Never knowingly undersolved.

Independent 7,619/Radian

Posted by Ali on March 18th, 2011


Well I found this pretty darn tough. Most of the acrosses went in fairly easily, but the low-numbered downs were much harder and required some liberal use of the online Reveal button! And despite spotting a perimeter message forming early on, I couldn’t work out what it was.

Given that Phi was bumped up earlier in the week, I should have realised that this could be a date-sensitive puzzle. And so it is, with DO SOMETHING FUNNY FOR MONEY running around the perimeter, and plenty of NOSE references in clue answers. That’ll be because it’s Red Nose Day then. D’oh!

All that aside, this was up to Radian’s usual standard. Some nice clueing, with the nice scatalogical triple definition at 18D being my favourite.

7 OATCAKE – r[OA]d + C(lubs) in TAKE
8 POINTED – Double def.
9 FINO – Hidden in aperitiF IN Orense
12 YODELS – ODE in odd letters of YeLlS
14 AMORETTO – A (one) + MORE (extra) + OTT (excessively) rev.
16 NOEL – NO[-s]E + L(ine)
17 SNOUT – O (hole) for H (Henry) in SN HUT
18 PIES – Occasional letters of sPoIlErS
19 NOSE CONE – NOSE (snout) + (ONCE)*
21 BLOTTO – L(eft) in BOTTO[-m]
23 PLUM – PLUM[-p]
26 ENDORSE – (NEEDS + yOuR)* – Ref. the perimter message and Red Nose Day
1 RANI – Hidden in foR A NIght
2 MCDOWELL – D(ate) in M(ark) + (Simon) COWELL. Ref. the golfer
3 OKAPIS – SIP rev. after A + O.K
4 NOSED OUT – Cryptic def., I think!
5 ENTIRE – Not sure on this. I’m guessing it’s I for writer, but not sure how we get ENTRE
6 YEAR – Hidden in saY, EARth
11 SOAP OPERA – SO A POPE + RA (artist)
13 OVOLO – V(ery) L(arge) in 3 xO
15 TWEET – WEE in TT (dry)
17 SCOTSMEN – (MOST)* in SCEN[-e]
18 POOH-POOH – Triple definition
21 BIKINI – BIKIN[-g] on I(sle)
22 CALF – Odd letters of ChAp LeFt
24 UNST – UN[-re]ST

26 Responses to “Independent 7,619/Radian”

  1. Gaufrid says:

    Hi Ali
    5ac is I (writer) in ENTRÉ[e] (course reaching no conclusion)

  2. Kathryn's Dad says:

    Thanks Ali.

    Couldn’t get anywhere with this, partly because I couldn’t get SNOUT, which I still don’t understand. Could someone please explain what the definition is, and where the ‘so weed in can’ bit comes into it?

  3. walruss says:

    Yes we would need to expect this in The Indy today! There seems to have been quite a lot of date-related stuff in the paper lately, not too much I hope. I probably like 26 the best for the refrence.

  4. Eileen says:

    Thanks for the blog, Ali.

    This was a lot of fun and hurrah! – I got the Nina, thanks to Radian having flagged it up in 26ac. Unfortunately, I forgot about having seen that earlier on, when I put SULLAGE for 26ac and held myself up for ages in that bottom corner.

    I didn’t know CARD SHARK [only ‘sharp’] but knew the peninsula must be ARDS, so got there eventually, having toyed with ‘bark’ for ‘ship’ and getting nowhere.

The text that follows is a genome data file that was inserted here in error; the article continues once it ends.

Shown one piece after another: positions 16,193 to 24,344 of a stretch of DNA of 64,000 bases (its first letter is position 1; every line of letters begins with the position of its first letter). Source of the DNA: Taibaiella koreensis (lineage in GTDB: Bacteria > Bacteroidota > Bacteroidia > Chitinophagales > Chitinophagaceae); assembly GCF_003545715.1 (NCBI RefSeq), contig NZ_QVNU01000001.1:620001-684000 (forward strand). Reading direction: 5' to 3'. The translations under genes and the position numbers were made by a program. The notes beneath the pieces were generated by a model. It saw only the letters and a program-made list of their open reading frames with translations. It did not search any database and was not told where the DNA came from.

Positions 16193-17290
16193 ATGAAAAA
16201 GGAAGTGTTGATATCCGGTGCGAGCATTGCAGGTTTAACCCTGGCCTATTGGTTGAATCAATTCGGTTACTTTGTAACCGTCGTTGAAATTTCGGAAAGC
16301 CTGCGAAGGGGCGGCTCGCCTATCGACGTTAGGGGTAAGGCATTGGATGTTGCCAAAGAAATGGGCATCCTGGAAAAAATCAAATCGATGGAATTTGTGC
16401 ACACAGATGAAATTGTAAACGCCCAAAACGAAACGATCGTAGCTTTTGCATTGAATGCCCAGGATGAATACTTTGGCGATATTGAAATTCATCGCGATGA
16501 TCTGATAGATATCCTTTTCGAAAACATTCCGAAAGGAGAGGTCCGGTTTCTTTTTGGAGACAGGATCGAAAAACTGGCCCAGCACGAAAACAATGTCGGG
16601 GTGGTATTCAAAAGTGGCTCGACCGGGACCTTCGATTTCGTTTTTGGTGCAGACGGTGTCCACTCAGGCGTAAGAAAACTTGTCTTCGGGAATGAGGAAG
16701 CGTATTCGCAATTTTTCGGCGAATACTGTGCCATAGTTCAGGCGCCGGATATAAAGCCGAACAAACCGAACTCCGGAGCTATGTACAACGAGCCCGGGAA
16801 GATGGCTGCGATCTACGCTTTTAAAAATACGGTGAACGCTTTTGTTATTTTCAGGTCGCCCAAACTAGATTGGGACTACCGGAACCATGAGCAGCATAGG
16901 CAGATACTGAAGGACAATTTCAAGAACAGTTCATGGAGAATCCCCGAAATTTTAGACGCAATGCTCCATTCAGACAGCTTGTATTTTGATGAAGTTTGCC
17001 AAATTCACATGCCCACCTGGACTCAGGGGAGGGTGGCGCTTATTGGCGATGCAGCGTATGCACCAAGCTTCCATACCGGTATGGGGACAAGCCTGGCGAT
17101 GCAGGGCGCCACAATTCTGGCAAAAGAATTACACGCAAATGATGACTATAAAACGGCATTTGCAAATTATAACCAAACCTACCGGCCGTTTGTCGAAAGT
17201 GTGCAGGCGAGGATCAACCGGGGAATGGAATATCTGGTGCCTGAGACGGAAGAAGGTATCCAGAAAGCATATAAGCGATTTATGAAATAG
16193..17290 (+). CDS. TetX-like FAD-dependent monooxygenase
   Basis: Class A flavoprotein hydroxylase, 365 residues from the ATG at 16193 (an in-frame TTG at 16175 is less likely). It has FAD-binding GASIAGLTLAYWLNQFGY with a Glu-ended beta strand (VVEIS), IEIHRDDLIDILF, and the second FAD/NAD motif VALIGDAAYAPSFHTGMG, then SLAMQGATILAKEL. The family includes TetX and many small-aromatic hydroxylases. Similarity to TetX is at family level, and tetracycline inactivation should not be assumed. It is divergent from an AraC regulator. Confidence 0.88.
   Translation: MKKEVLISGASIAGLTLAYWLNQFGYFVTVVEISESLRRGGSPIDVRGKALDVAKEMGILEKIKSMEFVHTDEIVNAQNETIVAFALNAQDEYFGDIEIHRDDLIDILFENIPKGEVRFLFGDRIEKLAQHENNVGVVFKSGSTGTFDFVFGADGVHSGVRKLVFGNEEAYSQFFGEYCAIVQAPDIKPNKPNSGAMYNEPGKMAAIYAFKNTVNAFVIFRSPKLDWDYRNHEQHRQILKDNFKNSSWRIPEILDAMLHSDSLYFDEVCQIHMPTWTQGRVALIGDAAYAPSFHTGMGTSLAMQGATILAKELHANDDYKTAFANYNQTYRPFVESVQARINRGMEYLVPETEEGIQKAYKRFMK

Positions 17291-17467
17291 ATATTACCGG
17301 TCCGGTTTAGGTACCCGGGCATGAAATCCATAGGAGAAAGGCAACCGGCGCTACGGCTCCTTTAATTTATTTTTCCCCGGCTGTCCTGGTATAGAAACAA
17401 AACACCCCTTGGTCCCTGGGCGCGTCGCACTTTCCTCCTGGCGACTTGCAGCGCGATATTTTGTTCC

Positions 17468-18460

Hi K’s D, re 17ac: it’s O [hole] instead of H[enry] in SN [tin] HUT.

    Many thanks to Radian for the entertainment!

  5. flashling says:

    26 is also (red nose)* Not too bad and the Nina helped quite a bit after realising it didn’t begin top left.

    Thanks Ali and Radian.

  6. Paul A says:

    17a – Think ‘Porridge’. Snout being baccy (weed) in nick (can)

  7. Eileen says:

    Sorry, K’s D, I didn’t read your query properly!

  8. Eileen says:

    I meant to say I liked the use of ‘Henry’ in 17ac, on Red Nose Day. :-)

  9. Lenny says:

    I found this very tough too. After 20 minutes I had Noel and Yodels. Fortunately, at that point I was able to enter the entire perimeter and then the rest fell out quite quickly. I managed to finish despite never having heard of the NI golfer or the NI peninsula. I think the difficulty arises from the fact that most of the definitions are phrasal and are themselves cryptic eg weed in can. Thanks for the explanations Ali and I see that I got one wrong. I went for Uist instead of Unst.

    I was a bit confused by card shark. I can’t find it in any of the three standard reference dictionaries but it does appear to be a N American variant. Thanks for the workout Radian.

  10. Richard Palmer says:

    Lenny, how on earth did you get the perimeter message from just two letters? I needed more than half the letters to get it but it helped me to finish most of the grid, though I didn’t know card shark and guessed McDowell from the wordplay.

    I think you’re right about 24 – It’s Uist (a Scottish island) not Unst (which doesn’t exist so far as I can tell). The wordplay appears to be Unrest with re and n replaced by i with isle doing double duty as the definition, but if so the whole clue is extremely dubious.

  11. Eileen says:

    Hi Richard Palmer

    Here it is!

  12. Wanderer says:

    I had to resort to google to check the existence of the Scottish island, and came across this:

    It amused me no end. Today’s crossword was too tough for me (not a criticism, just a fact!) so thanks, Ali, for your explanations.